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Birds Guide


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From Wikipedia the free encyclopedia, by MultiMedia

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Scientific classification
Kingdom: Animalia
Phylum: Chordata
Class: Aves
Superorder: Paleognathae
Order: Struthioniformes
Latham, 1790
Struthionidae (ostriches)
Rheidae (rheas)
Casuariidae (emus etc.)
†Aepyornithidae (elephant birds)
†Dinornithidae (moa)
Apterygidae (kiwis)

A ratite is any of a diverse group of large, flightless birds of Gondwanan origin, most of them now extinct. Unlike other flightless birds, the ratites have no keel on their sternum and, lacking a strong anchor for their wing muscles, could not fly even were they to develop suitable wings. The name ratite comes from the Latin word for raft (ratis), because their breastbone looks like a raft.

Most parts of the former Gondwana have ratites, or have had until the fairly recent past.

Living forms

  • The African Ostrich is the largest living ratite. A large member of this species can be 3 m tall, weigh 135 kg, and outrun a horse.
  • Of the living species, the Australian emu is next in size, reaching up to 2 m tall and about 60 kg. Like the ostrich, it is a fast-running, powerful bird of the open plains and woodlands.
  • Also native to Australia and the islands to the north, are the three species of cassowary. Shorter than an emu and very solidly built, cassowaries prefer thickly vegetated tropical forest. They can be very dangerous when surprised or cornered. In New Guinea, cassowary eggs are brought back to villages and the chicks raised for eating as a much-prized delicacy, despite (or perhaps because of) the risk they pose to life and limb.
  • The smallest ratites are the six species of kiwi from New Zealand. Kiwi are chicken-sized, shy, and nocturnal. They nest in deep burrows and use a highly developed sense of smell to find small insects and grubs in the soil. Kiwi are notable for laying eggs that are very large in relation to their body size. A Kiwi egg may equal 15 to 20 percent of the body mass of a female kiwi.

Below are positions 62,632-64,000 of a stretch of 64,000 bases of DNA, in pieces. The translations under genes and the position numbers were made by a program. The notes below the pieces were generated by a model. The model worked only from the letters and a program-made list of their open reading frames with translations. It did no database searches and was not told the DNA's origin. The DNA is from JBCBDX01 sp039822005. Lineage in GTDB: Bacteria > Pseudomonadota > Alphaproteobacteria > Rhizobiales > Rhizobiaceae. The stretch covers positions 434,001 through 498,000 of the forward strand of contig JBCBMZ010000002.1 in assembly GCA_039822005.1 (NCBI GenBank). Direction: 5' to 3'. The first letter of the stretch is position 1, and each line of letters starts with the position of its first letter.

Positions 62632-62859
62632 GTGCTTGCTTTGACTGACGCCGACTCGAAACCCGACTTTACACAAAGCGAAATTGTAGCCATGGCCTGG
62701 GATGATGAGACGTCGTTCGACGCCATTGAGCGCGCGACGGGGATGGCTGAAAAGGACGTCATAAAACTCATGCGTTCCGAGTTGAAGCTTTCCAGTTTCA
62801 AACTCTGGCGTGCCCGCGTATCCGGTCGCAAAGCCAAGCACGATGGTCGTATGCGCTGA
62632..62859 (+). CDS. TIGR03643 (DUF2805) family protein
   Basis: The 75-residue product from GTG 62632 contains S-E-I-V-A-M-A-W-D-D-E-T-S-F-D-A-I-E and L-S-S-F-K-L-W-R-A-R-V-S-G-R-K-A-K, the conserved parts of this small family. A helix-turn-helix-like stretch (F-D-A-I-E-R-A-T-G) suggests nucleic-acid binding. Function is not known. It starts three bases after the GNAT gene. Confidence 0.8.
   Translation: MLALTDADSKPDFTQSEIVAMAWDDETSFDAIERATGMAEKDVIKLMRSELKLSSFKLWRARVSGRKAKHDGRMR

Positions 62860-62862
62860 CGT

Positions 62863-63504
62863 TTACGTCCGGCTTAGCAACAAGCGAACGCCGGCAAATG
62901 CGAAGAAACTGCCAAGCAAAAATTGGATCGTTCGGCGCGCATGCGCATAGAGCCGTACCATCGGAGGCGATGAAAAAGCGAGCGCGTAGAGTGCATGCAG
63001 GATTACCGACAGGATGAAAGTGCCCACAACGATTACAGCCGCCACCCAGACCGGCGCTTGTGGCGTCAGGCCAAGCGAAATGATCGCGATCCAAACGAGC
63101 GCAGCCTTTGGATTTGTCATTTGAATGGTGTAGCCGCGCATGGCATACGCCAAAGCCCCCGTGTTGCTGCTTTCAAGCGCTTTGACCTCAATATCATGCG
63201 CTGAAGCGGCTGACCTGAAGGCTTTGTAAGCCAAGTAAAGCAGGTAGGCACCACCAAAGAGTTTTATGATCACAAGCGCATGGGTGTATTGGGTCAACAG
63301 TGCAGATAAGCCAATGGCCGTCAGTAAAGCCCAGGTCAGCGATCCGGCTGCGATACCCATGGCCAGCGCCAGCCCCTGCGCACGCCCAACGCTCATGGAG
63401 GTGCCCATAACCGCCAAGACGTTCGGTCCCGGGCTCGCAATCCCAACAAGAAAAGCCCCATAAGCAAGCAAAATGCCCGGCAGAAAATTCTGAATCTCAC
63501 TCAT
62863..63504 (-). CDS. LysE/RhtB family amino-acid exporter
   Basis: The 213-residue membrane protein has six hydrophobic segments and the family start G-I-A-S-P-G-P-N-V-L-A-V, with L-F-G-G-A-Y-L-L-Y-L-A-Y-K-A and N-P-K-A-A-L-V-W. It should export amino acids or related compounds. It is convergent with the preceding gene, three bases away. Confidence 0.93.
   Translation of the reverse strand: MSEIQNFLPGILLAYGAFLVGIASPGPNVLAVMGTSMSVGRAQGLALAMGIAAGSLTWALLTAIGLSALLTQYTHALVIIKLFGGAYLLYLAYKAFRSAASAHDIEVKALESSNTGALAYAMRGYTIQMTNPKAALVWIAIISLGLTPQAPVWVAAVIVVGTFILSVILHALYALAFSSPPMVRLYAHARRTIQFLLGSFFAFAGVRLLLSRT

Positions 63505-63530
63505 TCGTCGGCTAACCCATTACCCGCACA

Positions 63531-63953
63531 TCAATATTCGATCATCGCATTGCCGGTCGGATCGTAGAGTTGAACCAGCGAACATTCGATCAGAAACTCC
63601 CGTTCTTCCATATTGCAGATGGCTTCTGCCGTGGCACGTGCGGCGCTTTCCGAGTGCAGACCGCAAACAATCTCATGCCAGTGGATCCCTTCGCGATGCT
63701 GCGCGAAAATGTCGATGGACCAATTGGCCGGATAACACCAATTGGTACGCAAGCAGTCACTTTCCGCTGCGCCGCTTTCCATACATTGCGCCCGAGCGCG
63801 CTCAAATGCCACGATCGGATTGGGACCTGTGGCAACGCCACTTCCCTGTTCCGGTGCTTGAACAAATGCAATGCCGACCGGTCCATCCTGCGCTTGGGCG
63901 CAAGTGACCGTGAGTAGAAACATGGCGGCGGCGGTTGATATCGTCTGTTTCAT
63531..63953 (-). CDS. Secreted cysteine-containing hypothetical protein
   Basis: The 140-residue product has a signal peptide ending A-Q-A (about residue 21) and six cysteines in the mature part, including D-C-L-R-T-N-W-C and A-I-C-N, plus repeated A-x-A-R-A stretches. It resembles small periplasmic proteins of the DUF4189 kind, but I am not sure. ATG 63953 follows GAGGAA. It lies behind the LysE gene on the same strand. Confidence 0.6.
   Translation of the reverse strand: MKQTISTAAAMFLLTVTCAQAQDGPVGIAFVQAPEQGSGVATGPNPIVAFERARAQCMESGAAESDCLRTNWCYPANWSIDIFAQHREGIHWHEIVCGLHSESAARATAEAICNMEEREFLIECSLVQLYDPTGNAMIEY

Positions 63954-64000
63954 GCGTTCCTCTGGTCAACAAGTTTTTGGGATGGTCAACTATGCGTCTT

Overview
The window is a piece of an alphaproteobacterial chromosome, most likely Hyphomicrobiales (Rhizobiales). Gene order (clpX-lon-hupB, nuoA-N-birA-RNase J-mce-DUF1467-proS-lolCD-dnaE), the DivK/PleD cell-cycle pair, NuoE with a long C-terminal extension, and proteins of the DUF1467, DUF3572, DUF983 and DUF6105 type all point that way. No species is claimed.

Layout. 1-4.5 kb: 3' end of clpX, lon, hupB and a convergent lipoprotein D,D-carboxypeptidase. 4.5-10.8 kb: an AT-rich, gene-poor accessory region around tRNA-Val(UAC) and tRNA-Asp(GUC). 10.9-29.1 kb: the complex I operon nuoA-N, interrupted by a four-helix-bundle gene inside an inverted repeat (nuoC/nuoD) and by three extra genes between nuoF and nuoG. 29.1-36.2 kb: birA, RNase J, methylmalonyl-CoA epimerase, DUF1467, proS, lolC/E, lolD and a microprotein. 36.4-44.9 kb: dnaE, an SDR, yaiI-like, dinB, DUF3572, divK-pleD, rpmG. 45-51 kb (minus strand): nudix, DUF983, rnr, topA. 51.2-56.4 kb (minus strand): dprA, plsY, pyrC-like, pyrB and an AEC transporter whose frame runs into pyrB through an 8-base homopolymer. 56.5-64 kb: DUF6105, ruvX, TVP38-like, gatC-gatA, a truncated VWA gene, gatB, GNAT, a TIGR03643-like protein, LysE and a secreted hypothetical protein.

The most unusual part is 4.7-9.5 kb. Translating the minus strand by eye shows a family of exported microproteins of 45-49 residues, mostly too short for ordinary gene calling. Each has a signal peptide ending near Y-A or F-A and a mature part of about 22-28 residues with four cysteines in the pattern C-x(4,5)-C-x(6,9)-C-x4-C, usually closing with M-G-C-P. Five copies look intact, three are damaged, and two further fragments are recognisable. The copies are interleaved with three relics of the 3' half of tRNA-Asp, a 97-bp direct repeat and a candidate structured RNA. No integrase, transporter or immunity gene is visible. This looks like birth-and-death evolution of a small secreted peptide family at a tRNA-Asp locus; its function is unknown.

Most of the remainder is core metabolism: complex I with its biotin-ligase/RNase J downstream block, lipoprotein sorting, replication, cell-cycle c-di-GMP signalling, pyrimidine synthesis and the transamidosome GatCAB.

• South America has two species of rhea, mid-sized, fast-running birds of the pampas. The larger American rhea grows to about 1.5 m tall and weighs 20 to 25 kg. (South America also has 73 species of the small and ground-dwelling but not flightless tinamou family, which is distantly related to the ratite group.)

Extinct forms

  • Aepyornis, the "elephant bird" of Madagascar, was the largest bird ever known. Although shorter than the tallest moa, a large aepyornis could weigh 450 kg.
  • Moa - at least ten species in New Zealand, ranging from just over turkey-sized, to the Giant Moa Dinornis robustus (formerly known as Dinornis giganteus) with a height of 3 m and weighing about 250 kg[1]. Extinct by 1500 due to hunting by human settlers, who arrived around 1000, although at least one species may have survived past this date and maybe was seen by early European settlers.

In addition, eggshell fragments similar to those of Aepyornis (though this is probably a symplesiomorphy) were found on the Canary Islands. The fragments apparently date to the Middle or Late Miocene, and no satisfying theory has been proposed as to how they got there due to uncertainties about whether these islands were ever connected to the mainland.

Evolution and systematics

There are two taxonomic approaches to ratite classification: the one applied here combines the groups as families in the order Struthioniformes, while the other supposes that the lineages evolved mostly independently and thus elevates the families to order rank (e.g. Rheiformes, Casuariformes etc.). The uncertainties regarding the evolution of these groups may be taken as indication that the latter is actually a better way of expressing ratite interrelationships.

The traditional account of ratite evolution has the group emerging in Gondwana in cretaceous times, then evolving in their separate directions as the continents drifted apart. Cladistic evidence for this is strong: ratites share too many features for their current forms to be easily explained by convergent evolution. However, recent analysis of genetic variations between the ratites conflicts with this: DNA analysis appears to show that the ratites diverged from one another too recently to share a common Gondwanian ancestor, and suggest that the kiwis are more closely related to the cassowaries than the moa. At present there is no generally accepted explanation. Also, there is the Middle Eocene fossil "proto-ostrich" Palaeotis from Central Europe, which either implies that the ancestral ratites had not yet lost flight when they were dispersing all over Gondwana - by the Middle Eocene, both Laurasia and Gondwana had separated into the continents of today - or that the "out-of-Gondwana" hypothesis is wrong. Research continues, but at present the ratites are perhaps the one group of modern birds for which no good theory of their evolution and paleobiogeography exists.

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